Fourth Sunday of Easter
Sheep again, that well-worn metaphor. The Bible tells of countless flocks and many working shepherds: Abel, Abraham, Jacob, Joseph, Moses, David, Amos, and the shepherds of Bethlehem. The image of a shepherd tending a flock (the latter a frequent stand-in for the people of Israel) recurs often. In the Old Testament, shepherd imagery may point to God, the promised Messiah, or human leaders appointed by God: prophets, priests, and kings. Some of those human shepherds are said to have scattered their sheep, as in Jeremiah 23:1-6 and Ezekiel 34. In such passages, a worthy shepherd is typically promised to gather from the scattered remnants a new, well cared for flock.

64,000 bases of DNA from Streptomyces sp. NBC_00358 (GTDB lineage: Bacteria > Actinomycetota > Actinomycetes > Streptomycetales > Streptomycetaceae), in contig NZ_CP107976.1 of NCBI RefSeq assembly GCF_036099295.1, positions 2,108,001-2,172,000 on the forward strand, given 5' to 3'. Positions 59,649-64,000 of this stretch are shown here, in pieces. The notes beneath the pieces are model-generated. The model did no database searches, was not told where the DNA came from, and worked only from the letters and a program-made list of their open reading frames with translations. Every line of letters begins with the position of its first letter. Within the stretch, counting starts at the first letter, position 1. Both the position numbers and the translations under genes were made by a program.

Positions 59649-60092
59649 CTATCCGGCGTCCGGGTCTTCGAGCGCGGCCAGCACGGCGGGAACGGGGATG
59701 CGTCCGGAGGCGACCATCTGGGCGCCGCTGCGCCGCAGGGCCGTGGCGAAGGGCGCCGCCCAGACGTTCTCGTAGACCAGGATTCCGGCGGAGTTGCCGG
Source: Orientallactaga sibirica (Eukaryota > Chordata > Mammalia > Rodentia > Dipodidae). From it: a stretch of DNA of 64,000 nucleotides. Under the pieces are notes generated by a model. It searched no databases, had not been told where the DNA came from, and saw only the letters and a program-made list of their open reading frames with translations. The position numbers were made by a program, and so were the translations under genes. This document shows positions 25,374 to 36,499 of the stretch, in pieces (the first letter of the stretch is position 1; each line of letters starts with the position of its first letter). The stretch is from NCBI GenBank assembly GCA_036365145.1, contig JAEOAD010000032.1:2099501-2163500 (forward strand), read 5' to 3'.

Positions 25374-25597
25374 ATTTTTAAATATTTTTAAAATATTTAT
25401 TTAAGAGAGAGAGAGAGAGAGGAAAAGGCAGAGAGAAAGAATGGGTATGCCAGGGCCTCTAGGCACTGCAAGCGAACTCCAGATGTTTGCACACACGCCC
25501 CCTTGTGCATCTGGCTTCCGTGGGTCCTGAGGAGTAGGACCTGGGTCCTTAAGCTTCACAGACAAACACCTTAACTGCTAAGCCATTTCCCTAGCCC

Sheep, as I’ve noted in previous lectionary reflections, are not intelligent. Left alone, they wander off, get into tight spots, tumble over cliffs, and fall to predators. After centuries of human-directed selection and husbandry, whatever survival skills wild sheep began with have long since been bred out of their descendants. To be called “the sheep of his flock” is no compliment.
Even so, this week’s readings might tempt us to smug self-recognition, as if, after a perfunctory admission of past stupidities, we are now undoubtedly the sheep who hear the shepherd’s voice and will soon enough stand in the presence of the enthroned Lamb (who is, paradoxically, the eternal shepherd). It’s tempting to see those flock-scattering shepherds as someone the other: first century Jewish leaders, members of other churches and denominations, clergy or theologians whose actions or convictions we find appalling. It’s tempting to imagine we know who is and who isn’t on the right side of salvation history. We may well be among the sheep who listen, and we may fervently hope to one day stand before the Lamb, but the smugness and certainty must go. Read more